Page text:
What role do South African kids play in influencing household purchases?

Here’s what we know about this question, based on data on South African kids aged 6 to 12 and their parents from our global Kidfluence study:

South African families help each other out. Almost all kids in South Africa (96%) participate in household tasks, most commonly cleaning and playing with kids. Almost two-thirds regularly help relatives outside their home – substantially above the global average of 40%. And in return, 62% of South African families receive help from other relatives, especially babysitting and purchases for kids.

South African kids influence what their families buy. 7 in 10 South African parents say their child plays a role in household purchase decisions – and 11% say it’s a big role. The main categories that kids influence are entertainment (97%), food and groceries (94%), restaurant (89%), vacations and day trips (80%, and electronics (75%). Additionally, 65% of kids participate in decisions about the gifts their family buys for others.  

When kids in South Africa want their parents to buy something, they make a case. They don’t just advise their parents on purchase decisions – just over half have made a presentation to their parents to ask for something they really wanted.

They have money of their own and spend it across a variety of categories. Most South African kids (84%) have their own money and 76% have saved up to buy something. Most of them get money in cash – from a regular allowance (63%), for life events like birthdays (71%), or randomly from parents (75%) or other family members (63%). When they spend their money, kids 6 to 9 are most likely to buy toys (84%), followed by food, snacks, and drinks (71%). Kids 10 to 12 spend a little more broadly, with food, snacks, and drinks #1 at 76%, followed by toys (59%), clothes and shoes (49%), video games and in-game purchases (48%), and game consoles and accessories (32%).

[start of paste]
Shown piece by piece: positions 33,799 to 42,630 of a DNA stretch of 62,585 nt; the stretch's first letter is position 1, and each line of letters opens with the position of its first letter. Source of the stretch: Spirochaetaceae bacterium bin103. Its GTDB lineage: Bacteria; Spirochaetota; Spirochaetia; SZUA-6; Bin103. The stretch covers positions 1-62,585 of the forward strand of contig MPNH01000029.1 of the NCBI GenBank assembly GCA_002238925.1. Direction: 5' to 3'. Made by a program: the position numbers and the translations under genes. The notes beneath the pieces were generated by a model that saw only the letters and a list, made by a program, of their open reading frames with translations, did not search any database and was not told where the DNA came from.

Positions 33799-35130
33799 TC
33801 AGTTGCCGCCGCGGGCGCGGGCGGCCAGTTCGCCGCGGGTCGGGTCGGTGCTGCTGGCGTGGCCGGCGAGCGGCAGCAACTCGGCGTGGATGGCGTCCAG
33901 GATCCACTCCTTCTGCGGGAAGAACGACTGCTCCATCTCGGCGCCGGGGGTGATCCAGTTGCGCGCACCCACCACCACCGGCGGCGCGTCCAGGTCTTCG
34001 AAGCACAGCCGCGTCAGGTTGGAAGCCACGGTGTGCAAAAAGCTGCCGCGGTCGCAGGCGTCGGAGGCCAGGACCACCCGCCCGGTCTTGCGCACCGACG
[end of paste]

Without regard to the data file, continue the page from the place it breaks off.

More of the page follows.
They are engaged with brands. South African kids understand and value brands – 85% say they really like certain brands and 67% think it’s worth paying more for brands or products that they like. They are substantially more likely than their global peers to enjoy watching ads for things they like (83% in South Africa vs. 77% globally) and to follow certain brands (73% vs. 67%).

And they love shopping in stores. Kids in South Africa are more likely than kids globally to ask their parents to take them to stores they like (90% in South Africa vs. 83% globally) and to think it’s more fun to visit a store than to shop online (85% vs. 75%).